I'm not sure what more director Edward Zwick could do to make it resonate with Americans. When you show women and children being slaughtered by men with automatic weapons as part of the system that brings diamonds to the world, there's not much more that can be shown to connect humanity to the problems. I don't believe the failure is Zwick's.

For those considering taking in Blood Diamond, this is not just moralizing, it is an entertaining film. The journey of Solomon Bo is extraordinary and compelling. The characters are all interesting and Solomon and Danny are completely empathetic. This is a movie about how far people will go and they go far.

What makes the characters work is the acting. Stephen Collins has a brief, but memorable, cameo as an Ambassador who is crusading against conflict diamonds and he was well cast for the bit part. Jennifer Connelly gives a great performance here. Given about as much of a role as she had in Dark City (reviewed here!), Connelly gives a supporting performance that is compelling for the audience in that it confronts the issues directly that the other characters live around. Connelly manages to make Maddy slightly more than just a "type" by infusing her strong sense of confidence in her body language into the strong-willed reporter she is embodying. Connelly evokes the essence of a crusader to make Maddy professionally strong and softens to express an underlying loneliness to make Maddy human.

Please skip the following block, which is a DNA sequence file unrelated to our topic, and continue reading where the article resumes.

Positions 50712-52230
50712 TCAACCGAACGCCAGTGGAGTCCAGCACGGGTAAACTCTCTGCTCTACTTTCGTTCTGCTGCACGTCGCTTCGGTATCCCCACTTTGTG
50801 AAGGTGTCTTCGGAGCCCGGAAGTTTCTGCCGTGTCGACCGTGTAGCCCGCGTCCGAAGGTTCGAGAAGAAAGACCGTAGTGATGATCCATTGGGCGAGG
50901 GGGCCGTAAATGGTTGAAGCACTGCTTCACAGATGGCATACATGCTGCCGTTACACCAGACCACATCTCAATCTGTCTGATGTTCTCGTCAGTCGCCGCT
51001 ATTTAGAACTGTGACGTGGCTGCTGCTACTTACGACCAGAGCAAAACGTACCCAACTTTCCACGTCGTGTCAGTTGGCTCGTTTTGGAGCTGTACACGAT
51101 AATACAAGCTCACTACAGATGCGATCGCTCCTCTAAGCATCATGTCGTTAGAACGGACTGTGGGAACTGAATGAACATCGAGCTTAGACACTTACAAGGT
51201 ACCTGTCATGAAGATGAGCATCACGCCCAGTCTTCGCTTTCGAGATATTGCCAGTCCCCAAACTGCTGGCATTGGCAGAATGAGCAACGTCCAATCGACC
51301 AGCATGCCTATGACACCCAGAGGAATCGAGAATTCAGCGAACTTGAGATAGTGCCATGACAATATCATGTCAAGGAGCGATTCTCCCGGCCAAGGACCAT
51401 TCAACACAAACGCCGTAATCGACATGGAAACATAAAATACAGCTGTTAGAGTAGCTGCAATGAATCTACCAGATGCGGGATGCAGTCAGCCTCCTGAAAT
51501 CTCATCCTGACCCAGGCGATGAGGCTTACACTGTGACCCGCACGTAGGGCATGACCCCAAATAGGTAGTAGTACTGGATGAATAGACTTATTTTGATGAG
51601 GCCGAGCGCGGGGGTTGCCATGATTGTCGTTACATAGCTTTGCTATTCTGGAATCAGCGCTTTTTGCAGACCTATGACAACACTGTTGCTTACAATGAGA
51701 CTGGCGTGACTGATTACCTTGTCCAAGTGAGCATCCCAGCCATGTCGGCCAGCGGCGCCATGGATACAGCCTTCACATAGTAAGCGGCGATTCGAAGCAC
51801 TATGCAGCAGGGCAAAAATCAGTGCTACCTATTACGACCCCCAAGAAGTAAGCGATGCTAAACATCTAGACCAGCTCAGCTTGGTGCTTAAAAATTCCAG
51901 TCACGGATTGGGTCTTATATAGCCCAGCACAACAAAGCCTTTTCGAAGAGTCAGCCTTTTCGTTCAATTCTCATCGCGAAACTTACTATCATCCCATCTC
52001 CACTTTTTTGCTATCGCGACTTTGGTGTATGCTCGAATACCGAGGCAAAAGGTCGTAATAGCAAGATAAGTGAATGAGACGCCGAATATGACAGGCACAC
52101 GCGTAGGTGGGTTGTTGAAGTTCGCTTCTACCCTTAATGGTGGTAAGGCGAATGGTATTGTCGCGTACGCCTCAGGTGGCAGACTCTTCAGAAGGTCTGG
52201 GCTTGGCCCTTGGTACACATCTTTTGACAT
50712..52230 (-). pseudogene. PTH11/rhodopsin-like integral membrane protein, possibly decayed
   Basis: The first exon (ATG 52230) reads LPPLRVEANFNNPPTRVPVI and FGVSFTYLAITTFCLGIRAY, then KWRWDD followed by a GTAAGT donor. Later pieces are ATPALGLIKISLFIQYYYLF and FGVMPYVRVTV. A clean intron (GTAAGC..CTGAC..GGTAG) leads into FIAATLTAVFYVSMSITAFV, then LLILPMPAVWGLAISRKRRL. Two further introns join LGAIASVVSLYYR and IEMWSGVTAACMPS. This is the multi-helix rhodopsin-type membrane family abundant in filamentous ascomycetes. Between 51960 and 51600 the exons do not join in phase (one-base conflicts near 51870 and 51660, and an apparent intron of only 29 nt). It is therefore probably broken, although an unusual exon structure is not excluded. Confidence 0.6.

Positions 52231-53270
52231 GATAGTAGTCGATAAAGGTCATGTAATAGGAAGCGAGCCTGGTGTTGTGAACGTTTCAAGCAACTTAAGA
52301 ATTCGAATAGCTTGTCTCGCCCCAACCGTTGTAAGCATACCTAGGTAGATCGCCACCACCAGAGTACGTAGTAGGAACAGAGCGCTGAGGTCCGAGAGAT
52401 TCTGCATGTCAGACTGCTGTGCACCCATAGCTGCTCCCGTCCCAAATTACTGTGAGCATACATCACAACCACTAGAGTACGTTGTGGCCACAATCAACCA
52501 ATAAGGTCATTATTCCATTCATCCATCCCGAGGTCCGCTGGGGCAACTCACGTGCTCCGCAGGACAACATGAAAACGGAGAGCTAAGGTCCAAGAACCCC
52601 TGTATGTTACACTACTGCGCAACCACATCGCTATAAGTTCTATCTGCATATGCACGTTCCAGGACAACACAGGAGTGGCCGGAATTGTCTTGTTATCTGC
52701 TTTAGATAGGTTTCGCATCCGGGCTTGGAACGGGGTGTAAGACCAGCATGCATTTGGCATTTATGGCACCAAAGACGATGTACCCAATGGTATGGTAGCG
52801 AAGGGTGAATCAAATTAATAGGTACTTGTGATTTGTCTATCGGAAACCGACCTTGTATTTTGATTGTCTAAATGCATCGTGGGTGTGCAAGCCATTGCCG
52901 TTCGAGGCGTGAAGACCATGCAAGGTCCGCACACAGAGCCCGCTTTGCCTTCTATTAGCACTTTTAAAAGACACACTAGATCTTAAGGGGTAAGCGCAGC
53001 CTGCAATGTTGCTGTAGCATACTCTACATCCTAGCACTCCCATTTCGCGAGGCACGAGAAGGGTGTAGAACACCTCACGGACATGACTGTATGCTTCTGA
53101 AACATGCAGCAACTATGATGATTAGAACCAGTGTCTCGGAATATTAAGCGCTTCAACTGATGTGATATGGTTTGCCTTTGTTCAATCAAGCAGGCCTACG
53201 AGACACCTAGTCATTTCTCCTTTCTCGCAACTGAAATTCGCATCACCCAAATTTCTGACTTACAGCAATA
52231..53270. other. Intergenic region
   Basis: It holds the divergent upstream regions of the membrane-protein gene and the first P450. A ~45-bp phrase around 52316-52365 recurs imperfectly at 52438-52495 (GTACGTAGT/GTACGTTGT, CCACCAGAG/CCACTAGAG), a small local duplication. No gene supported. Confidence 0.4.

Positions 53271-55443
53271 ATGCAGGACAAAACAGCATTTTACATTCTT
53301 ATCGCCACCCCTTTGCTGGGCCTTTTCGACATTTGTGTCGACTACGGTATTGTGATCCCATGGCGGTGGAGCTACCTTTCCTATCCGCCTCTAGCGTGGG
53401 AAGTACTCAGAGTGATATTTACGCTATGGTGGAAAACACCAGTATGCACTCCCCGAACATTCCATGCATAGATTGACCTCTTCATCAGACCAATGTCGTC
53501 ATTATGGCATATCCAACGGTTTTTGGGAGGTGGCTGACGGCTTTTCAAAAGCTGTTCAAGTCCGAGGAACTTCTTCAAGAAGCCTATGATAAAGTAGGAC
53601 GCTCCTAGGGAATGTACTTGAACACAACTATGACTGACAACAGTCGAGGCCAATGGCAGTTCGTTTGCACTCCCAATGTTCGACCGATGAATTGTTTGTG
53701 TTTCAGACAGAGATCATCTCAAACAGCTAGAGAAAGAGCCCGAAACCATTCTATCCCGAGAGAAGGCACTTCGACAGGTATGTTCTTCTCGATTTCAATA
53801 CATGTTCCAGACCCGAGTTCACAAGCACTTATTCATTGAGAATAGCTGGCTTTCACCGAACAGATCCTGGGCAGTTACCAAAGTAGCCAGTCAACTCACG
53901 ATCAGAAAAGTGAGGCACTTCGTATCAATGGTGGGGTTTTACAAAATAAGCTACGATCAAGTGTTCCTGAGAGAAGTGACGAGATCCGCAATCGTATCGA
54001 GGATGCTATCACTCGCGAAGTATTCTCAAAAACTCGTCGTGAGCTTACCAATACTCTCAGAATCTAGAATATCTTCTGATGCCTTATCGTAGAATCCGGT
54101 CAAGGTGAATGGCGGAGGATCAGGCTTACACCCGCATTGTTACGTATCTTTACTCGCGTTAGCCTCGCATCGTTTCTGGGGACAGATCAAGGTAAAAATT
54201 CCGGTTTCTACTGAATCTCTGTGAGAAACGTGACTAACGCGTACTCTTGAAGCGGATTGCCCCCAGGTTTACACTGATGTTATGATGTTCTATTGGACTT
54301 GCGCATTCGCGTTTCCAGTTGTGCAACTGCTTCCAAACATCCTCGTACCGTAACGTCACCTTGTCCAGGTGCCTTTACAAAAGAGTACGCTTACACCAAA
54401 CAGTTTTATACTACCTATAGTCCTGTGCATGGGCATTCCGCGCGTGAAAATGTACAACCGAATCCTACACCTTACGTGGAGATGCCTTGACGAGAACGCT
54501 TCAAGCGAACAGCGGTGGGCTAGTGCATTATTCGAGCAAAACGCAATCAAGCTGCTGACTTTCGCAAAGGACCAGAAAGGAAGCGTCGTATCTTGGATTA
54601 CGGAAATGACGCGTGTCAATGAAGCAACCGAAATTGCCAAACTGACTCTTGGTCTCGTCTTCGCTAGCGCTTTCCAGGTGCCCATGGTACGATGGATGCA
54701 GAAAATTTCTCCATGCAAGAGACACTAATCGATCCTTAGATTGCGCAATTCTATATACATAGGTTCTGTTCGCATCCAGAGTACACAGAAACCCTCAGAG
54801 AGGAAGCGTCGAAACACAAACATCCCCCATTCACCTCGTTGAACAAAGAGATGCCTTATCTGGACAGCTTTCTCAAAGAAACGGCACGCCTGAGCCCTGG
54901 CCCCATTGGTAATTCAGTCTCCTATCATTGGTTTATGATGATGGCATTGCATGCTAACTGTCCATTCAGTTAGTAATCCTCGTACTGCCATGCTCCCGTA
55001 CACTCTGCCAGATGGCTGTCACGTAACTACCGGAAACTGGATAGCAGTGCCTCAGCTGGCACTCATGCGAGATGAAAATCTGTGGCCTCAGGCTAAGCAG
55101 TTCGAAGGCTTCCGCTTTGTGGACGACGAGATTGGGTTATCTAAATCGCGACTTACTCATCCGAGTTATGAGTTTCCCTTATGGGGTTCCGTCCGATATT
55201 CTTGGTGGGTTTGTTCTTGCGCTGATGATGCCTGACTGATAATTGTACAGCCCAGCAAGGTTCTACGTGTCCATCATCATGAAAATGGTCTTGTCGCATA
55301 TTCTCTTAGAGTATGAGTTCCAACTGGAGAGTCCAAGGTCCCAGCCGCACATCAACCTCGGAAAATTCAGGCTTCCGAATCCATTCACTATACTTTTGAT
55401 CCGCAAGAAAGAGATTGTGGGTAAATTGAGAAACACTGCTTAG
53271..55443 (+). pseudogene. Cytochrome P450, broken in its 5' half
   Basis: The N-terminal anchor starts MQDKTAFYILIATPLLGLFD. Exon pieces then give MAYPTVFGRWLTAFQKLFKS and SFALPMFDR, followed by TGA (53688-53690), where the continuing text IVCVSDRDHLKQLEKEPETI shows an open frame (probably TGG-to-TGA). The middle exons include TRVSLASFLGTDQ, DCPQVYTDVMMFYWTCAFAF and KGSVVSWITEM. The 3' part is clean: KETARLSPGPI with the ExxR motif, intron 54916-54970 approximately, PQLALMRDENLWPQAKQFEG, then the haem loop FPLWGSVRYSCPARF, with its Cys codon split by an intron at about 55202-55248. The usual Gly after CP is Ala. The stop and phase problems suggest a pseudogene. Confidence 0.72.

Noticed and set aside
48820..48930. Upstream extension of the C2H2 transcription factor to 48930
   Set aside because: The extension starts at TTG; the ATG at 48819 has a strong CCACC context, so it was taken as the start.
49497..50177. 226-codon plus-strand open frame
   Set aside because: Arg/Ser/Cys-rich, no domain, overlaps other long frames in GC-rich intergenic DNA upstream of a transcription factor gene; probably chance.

Connelly plays off Leonardo DiCaprio perfectly and DiCaprio is astoundingly good as Danny Archer. DiCaprio defines Danny with an angry expression and constant heat from his eyes that is piercing. The maintenance of this facade is impressive and it does not waver in this movie.

The movie hinges on the acting of Djimon Hounsou. Hounsou came to my attention in the third season of Alias (reviewed here!) where he had such a distinct and memorable role that it astounds me to find he was only in 3 episodes. His presence was much bigger than that. Hounsou reveals the depth of his acting ability in Blood Diamond by creating an essential human character with such decency and grace that there's not even the hint of the heavy he played on Alias. That's acting: to create two entirely opposite characters and make both vividly believable.

Blood Diamond is reminiscent of the truly amazing film The Mission from the 1980s. The Mission (reviewed here!) explored the church conflicts that resulted in the enslavement of natives in South America. One wonders if The Mission had been made while the events in it were current if it would have had an effect, if it would have stopped the carnage. The events in Blood Diamond are going on now. The question must be asked, can the exposure of these truths to the masses stand as the wake-up call to stop this carnage? I wait, astonished that the diamond industry continues to thrive; were I Zwick I would have hoped by the time the film was released on DVD, the industry would have collapsed.

For other works with Stephen Collins, be sure to check out my reviews of:
The Three Stooges
It’s Always Sunny In Philadelphia - Seasons 1 & 2
Star Trek: The Motion Picture
All The President’s Men


Check out how this film stacks up against the others I have reviewed by visiting my ever-growing Movie Index Page where the reviews are organized from best film to worst!

© 2012, 2007 W.L. Swarts. May not be reprinted without permission.